Tom and Eileen LONERGAN
Tom Lonergan, aged 33 and his wife Eileen Lonergan, aged 29 were diving on the Great Barrier Reef
off Cairns on January 25th 1998 when they were left behind by their tour boat
at sea. Their disappearance was not realised for three days by which time
there was no sign of them. On Monday 26 January 1998, two weight belts were
discovered at St Crispin Reef by a diver. It is possible/probable that these
were the Lonergans' belts dropped by them once they discovered the boat had
left them behind. On 28 January 1998 a search by 17 aircraft, helicopters and
boats, Police, Navy and civilian divers began. No trace of the Lonergans was
found despite the search continuing for many days.
On 5 February 1998, Mr Lonergan's BCD was found near Indian Heads, 10
kilometres north of Cooktown, about 105 km north of Port Douglas. There was no
Some time later Mrs Lonergan's green and grey wetsuit was found washed ashore.
It had tears in the buttocks area, presumed to have been caused by a shark. A
dive slate was also found on a beach and this was confirmed as being the
Tom and Eileen were US citizens on holiday in Australia from Baton
The Tragic Story Of Divers Tom And
Eileen Lonergan — Who Were Stranded In Shark-Infested Waters
It took two days for members of the boat that abandoned Tom and Eileen
Lonergan to realize they were missing.
On January 25, 1998, Tom and Eileen Lonergan, a married American couple, left
Port Douglas, Australia by boat with a group. They were off to dive St.
Crispin’s reef, a popular dive site in the Great Barrier Reef. But something was
about to go terribly wrong.
From Baton Rouge, Louisiana, Tom Lonergan was 33 and Eileen was 28. Avid divers,
the couple was described as
“young, idealistic and in love with each other.”
They met at Louisiana State University, which is also where they married. Eileen
was already a scuba diver and she got Tom to take up the hobby as well.
On that day in late January, Tom and Eileen were on their way home from Fiji
where they had been serving in the Peace Corps for a year. They stopped in
Queensland, Australia on the way for the chance to dive the world’s largest
coral reef system.
Through the diving company Outer Edge, 26
passengers boarded the scuba boat. Geoffrey Nairn, the boat’s skipper, led the
way as they set out to their destination 25 miles off the coast of Queensland.
After arriving, the passengers put on their diving gear and jumped into the
Coral Sea. That is the last clear thing that can be said about Tom and Eileen
Lonergan. What one could imagine is, after a scuba diving session of about 40
minutes, the couple break surface.
They see a clear blue sky, clear blue water all the way to the horizon, and
nothing else. No boat in front, no boat behind. Just two disoriented divers who
realize their crew has left them.
Leaving divers behind isn’t necessarily a death sentence. But in this case, the
amount of time it took for someone to recognize that Tom and Eileen weren’t on
the returning boat was too long.
Eerily, the day after the incident, another dive group taken to the area by Outer
Edge found dive weights at the bottom. The discovery was simply described
by a crew member as a bonus find.
Two days passed before anyone realized that the Lonergans were missing. It was
only realized when Nairn found a bag aboard containing their personal
belongings, wallets, and passports.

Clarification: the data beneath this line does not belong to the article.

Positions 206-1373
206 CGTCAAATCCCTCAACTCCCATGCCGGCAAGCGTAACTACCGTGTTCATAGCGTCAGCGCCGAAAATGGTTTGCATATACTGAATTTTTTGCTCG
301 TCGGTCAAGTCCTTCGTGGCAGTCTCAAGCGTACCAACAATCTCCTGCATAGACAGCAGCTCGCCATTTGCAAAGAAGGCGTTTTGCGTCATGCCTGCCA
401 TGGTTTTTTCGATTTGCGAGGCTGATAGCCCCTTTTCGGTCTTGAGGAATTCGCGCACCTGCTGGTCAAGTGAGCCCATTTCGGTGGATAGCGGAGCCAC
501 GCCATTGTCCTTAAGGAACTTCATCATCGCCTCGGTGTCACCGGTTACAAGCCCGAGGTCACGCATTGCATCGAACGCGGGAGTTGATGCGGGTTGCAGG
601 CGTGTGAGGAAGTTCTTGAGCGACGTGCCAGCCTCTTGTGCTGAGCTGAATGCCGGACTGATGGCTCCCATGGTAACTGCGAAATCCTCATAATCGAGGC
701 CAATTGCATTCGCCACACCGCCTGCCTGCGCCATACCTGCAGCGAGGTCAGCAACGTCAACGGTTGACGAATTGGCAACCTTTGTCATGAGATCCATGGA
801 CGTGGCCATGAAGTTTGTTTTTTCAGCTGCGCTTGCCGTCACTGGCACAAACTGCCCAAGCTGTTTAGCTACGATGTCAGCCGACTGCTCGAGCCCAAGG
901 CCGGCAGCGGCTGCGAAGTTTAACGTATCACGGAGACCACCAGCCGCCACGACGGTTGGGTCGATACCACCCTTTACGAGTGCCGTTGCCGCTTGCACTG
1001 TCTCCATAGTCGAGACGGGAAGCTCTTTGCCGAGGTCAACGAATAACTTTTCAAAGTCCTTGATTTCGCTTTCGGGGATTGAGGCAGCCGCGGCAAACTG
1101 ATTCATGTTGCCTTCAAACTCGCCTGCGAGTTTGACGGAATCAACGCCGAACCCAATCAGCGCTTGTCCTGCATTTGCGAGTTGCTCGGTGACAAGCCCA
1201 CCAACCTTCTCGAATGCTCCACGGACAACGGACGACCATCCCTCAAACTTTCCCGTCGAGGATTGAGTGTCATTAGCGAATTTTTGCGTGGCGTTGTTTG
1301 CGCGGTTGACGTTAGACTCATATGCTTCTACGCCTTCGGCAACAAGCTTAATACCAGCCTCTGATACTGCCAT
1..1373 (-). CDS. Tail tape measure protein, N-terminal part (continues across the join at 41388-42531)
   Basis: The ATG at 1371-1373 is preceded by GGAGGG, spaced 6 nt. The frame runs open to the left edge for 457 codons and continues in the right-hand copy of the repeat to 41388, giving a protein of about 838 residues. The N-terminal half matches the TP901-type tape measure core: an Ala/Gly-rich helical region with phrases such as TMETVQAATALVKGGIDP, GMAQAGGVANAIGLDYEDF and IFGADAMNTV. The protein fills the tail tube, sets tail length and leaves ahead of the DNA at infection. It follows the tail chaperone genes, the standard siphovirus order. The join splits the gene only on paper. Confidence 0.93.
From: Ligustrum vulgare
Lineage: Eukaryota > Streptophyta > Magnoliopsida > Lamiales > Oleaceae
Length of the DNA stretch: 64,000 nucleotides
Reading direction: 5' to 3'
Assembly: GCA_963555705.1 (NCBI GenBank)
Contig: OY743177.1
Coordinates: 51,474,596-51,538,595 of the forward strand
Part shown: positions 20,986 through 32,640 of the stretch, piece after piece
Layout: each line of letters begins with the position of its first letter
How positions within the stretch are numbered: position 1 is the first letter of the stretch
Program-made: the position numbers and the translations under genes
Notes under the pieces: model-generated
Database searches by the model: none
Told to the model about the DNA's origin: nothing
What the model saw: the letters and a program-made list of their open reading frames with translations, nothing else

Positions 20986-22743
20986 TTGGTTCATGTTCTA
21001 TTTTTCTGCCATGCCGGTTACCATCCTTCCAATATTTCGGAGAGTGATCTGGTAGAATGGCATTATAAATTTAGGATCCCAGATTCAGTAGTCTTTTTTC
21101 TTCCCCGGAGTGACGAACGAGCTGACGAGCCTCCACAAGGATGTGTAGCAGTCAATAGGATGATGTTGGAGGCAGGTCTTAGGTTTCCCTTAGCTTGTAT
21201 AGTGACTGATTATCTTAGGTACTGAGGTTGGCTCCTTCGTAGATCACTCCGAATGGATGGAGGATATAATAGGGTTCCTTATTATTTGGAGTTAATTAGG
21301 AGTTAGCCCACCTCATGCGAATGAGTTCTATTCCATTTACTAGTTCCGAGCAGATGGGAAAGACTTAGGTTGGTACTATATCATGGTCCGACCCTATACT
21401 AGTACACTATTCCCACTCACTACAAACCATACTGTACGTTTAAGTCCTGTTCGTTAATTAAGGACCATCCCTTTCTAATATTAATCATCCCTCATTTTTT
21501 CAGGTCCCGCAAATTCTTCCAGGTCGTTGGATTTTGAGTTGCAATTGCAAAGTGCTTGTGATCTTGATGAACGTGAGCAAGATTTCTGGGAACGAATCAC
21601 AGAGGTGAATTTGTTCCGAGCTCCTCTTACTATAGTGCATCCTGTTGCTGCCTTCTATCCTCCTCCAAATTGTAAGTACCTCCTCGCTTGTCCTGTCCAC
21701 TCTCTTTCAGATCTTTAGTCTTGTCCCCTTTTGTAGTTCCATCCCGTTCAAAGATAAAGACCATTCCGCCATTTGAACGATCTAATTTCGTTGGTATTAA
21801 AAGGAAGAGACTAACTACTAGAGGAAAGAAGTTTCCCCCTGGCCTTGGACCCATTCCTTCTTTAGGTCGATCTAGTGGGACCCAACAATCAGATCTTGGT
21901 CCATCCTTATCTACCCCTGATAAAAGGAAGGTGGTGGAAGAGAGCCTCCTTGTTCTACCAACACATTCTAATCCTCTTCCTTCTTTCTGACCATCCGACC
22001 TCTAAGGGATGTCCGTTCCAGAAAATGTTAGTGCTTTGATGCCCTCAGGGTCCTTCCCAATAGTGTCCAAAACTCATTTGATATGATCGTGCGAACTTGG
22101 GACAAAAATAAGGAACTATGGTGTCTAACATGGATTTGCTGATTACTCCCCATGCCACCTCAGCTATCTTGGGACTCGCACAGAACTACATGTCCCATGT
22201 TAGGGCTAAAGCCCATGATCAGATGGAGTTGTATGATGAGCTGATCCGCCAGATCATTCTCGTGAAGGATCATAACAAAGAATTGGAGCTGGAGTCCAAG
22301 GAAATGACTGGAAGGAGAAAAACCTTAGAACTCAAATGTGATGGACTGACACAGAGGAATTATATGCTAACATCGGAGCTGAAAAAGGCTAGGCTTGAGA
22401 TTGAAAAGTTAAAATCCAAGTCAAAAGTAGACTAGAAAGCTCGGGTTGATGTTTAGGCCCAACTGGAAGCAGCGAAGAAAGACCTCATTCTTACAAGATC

Alarm bells rang; a massive search was
underway. Both air and sea rescue teams spent three days looking for the missing
couple. Everyone from the Navy to civilian vessels took part in the search.
Rescue members found some of the Lonergan’s diving gear washed up ashore. This
included a dive slate, an accessory used for making notes underwater. The slate
“To anyone who can help us: We have been abandoned on Agin court reef Reef 25
Jan 1998 03pm. Please help us come to rescue us before we die. Help!!!”
But Tom and Eileen Lonergan’s bodies were never found.
Like most unsolved disappearances, chilling theories arose in
the aftermath. Was it a matter of negligence on the part of the company and
captain? Or was there something more sinister lurking beneath the surface of the
seemingly do-gooder couple?
There was some speculation that they staged it or that perhaps it was a suicide
or even a murder-suicide. Tom and Eileen’s diaries had disturbing
entries that added fuel to the fire.
Tom seemed to be depressed. Eileen’s own writing was concerned with Tom’s
apparent death wish, writing two weeks before their fateful trip that he wished
to die a “quick and peaceful death” and that “Tom’s not suicidal, but he’s got a
death wish that could lead him to what he desires and I could get caught in
Their parents disputed this suspicion and said the entries were taken out of
context. The general consensus was that the couple was left dehydrated and
disoriented, leading to either drowning or being eaten by sharks.
In a proceeding court case, Coroner Noel Nunan charged Nairn with unlawful
killing. Nunan said that the “skipper should be vigilant for the safety of
passengers and ensure safety measures are carried out.” He added, “When you
combine the number of mistakes and the severity of the mistakes I am satisfied a
reasonable jury would find Mr. Nairn guilty of manslaughter on criminal
Nairn was found not guilty. But the company was fined after they pled guilty to
negligence, which caused them to go out of business. Tom And Eileen Lonergan’s
case also prompted stricter government regulations in regards to safety,
including headcount confirmations and new identification measures.
In 2003, the film Open
Water was released and is based on the tragic events of the couple’s